15-year-old boy accepts guilt in May fatal crash in Warren County

Published: Monday, October 02, 2017 @ 1:03 PM

The case was transferred for sentencing in Montgomery County.

A 15-year-old Montgomery County boy was found guilty this morning of aggravated vehicular homicide in connection with the crash that killed a Warren County teen in May.

RELATED: 15-year-old charged in May fatal crash

Judge Joe Kirby ordered Hosny Mousa to be transferred to Montgomery County for sentencing.

Mousa also accepted responsibility - the juvenile court equivalent of pleading guilty - to vehicular homicide, speeding and driving without an operator’s license during a hearing Monday in Warren County Juvenile Court.

RELATED: 17-year-old killed in Warren County crash

The boy lived in Washington Twp., Montgomery County.

Over the prosecutor’s objections, Kirby ruled the case should be sent for sentencing in Montgomery County, where Mousa is already on probation for driving without an operator’s license several weeks after the crash resulting in the death of Noah Theiss, 17, of Franklin Twp., on May 25 on a winding stretch of Springboro Road.

“The objective is to treat a child in their home county,” the judge said.

Kirby said he was “stunned” to learn drove after the fatal crash, when he was the victim of a hit and run.

“That is just shameful,” Kirby said. “It is just tragic what you have done.”

Mousa was initially detained after his arraignment on Sept. 13, more than three months after the crash.

The charges were filed once the Ohio Highway Patrol submitted the accident reconstruction report.

“He has always shown remorse for the death of his friend and for what he did to his friend’s family,” attorney Joshua Burns said.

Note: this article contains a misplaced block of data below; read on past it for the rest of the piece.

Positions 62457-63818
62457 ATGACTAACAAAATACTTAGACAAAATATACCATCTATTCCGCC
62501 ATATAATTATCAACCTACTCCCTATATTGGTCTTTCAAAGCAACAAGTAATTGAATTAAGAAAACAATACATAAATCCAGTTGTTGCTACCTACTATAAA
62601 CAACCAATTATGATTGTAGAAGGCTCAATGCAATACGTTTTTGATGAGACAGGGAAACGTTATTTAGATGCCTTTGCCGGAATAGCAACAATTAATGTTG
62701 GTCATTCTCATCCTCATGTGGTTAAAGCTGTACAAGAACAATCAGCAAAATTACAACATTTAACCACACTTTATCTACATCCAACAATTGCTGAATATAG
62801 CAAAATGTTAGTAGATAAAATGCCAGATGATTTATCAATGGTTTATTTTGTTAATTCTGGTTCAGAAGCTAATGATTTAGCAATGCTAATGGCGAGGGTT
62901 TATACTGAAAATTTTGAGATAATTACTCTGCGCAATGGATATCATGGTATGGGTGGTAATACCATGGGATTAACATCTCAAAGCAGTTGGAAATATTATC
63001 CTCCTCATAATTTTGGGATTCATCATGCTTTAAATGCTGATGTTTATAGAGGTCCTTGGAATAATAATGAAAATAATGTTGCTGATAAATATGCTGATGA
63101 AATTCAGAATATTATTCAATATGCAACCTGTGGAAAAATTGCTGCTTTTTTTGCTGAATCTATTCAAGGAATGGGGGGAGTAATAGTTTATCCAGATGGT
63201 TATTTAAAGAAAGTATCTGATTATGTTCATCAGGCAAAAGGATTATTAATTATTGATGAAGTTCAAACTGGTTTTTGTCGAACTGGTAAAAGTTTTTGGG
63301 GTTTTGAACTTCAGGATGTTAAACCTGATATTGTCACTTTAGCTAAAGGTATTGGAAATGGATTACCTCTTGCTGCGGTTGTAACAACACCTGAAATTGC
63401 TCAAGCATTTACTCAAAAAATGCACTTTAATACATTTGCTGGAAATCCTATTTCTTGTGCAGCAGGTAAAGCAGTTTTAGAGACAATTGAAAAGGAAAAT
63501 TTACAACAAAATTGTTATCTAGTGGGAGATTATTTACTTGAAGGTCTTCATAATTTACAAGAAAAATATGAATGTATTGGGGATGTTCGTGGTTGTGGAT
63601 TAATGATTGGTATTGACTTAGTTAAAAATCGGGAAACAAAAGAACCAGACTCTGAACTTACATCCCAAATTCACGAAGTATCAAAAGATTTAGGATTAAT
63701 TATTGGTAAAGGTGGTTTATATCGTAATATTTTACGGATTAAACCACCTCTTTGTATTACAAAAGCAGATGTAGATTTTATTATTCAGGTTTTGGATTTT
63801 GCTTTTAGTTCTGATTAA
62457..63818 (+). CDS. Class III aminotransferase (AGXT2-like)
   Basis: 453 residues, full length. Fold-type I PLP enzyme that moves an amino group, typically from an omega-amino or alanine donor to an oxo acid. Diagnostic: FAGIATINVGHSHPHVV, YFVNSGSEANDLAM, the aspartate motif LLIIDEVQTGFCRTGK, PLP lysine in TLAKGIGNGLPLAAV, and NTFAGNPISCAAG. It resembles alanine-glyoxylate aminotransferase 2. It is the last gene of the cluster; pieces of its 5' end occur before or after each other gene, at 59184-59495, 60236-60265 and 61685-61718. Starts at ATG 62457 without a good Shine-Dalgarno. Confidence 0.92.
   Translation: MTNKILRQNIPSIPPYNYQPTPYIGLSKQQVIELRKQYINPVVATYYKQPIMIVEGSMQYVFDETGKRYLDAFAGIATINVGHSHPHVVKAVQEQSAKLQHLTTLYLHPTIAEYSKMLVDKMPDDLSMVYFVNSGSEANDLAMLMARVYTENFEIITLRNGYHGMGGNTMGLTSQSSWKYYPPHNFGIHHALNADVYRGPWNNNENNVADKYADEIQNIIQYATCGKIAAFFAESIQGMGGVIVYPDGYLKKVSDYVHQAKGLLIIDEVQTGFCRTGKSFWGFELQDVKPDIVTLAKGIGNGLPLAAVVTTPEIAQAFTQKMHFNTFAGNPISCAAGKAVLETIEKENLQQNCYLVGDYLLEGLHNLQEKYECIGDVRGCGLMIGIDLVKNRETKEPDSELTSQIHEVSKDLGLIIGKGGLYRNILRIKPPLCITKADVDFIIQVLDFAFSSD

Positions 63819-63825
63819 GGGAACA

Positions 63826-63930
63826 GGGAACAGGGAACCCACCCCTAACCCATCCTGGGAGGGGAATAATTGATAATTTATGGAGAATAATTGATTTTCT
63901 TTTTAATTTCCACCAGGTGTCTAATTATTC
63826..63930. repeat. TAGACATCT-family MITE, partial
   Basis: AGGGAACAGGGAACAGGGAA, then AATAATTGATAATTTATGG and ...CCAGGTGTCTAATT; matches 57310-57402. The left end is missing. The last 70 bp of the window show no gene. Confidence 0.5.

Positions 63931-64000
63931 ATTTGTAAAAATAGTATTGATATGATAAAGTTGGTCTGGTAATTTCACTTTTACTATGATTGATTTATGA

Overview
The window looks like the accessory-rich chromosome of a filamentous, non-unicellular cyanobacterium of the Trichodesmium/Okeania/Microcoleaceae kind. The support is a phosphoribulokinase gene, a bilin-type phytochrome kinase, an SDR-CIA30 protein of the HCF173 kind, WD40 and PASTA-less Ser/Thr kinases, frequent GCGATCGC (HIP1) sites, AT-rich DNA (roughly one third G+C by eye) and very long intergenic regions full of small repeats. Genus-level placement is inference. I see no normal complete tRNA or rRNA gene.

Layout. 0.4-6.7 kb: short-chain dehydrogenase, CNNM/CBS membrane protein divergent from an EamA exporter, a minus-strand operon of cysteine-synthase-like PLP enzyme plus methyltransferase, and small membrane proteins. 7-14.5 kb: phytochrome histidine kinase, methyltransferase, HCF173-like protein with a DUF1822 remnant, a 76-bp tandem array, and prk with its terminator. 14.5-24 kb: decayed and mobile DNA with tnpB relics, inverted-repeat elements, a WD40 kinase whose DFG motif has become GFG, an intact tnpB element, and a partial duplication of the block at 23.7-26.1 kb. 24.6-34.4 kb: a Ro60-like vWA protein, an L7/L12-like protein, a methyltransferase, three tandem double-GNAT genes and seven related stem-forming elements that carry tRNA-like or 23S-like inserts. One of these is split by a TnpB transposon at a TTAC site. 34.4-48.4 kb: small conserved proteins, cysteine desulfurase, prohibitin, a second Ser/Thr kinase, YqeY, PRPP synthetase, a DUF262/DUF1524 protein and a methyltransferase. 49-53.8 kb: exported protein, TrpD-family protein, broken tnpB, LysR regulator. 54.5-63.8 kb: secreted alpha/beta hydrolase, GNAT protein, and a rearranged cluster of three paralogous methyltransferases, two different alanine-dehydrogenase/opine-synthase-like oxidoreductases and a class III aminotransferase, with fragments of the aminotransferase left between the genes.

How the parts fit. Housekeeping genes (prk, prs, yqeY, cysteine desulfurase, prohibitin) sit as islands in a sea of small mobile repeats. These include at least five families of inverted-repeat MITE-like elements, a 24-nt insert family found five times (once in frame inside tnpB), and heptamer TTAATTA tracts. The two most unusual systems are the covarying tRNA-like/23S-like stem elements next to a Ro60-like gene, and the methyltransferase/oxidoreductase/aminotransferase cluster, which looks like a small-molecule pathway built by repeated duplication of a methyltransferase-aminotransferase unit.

MORE: 3 Bellbrook students remembered after fatal crash

Theiss was a passenger, not wearing a seatbelt, in his parents’ 2013 Honda when it crashed about 8:10 p.m., according to the Ohio Highway Patrol.

Theiss’ parents have not responded to requests for comment.

Mousa was cited for driving at 67 mph in 55 mph zone.

Investigation determined the car was eastbound on Springboro Road, when it went off the right side of the roadway, striking a utility pole and rolling over several times.

Mousa and a rear passenger were treated and released after the crash.

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Warren County Prosecutor David Fornshell said he would have preferred the case stay in Warren County.

“In my opinion, this is where he should fully have to answer for killing his passenger through his reckless actions,” he said after the hearing.

Flames shoot from vacant house in Dayton

Published: Friday, October 20, 2017 @ 11:54 PM

VIDEO: Flames shoot from vacant house in Dayton

Flames shooting from a vacant house ablaze late Friday night could be seen by motorists traveling along U.S. 35 in Dayton.

Crews were called around 11:20 p.m. to the abandoned two-story house at 808 Linden Ave.

>>Woman suffers smoke inhalation injury in Miamisburg house fire

When firefighters arrived, the house was engulfed.

According to initial reports, there were no utilities connected to the house.

Florida man arrested after bombs, ammo, school maps found in home

Published: Friday, October 20, 2017 @ 9:55 PM

This undated photo released by the Pinellas County Sheriff's Office, shows Randall Drake in Fla. Sheriff's deputies conducting a child porn raid on Drake's Florida home found an arsenal of guns and explosives and a homemade silencer, along with a note promising
This undated photo released by the Pinellas County Sheriff's Office, shows Randall Drake in Fla. Sheriff's deputies conducting a child porn raid on Drake's Florida home found an arsenal of guns and explosives and a homemade silencer, along with a note promising "bloody revenge."(Pinellas County Sheriff's Office via AP)

A Florida man was arrested after homemade bombs, an AK-47 assault rifle, ammunition and school maps were discovered inside his bedroom.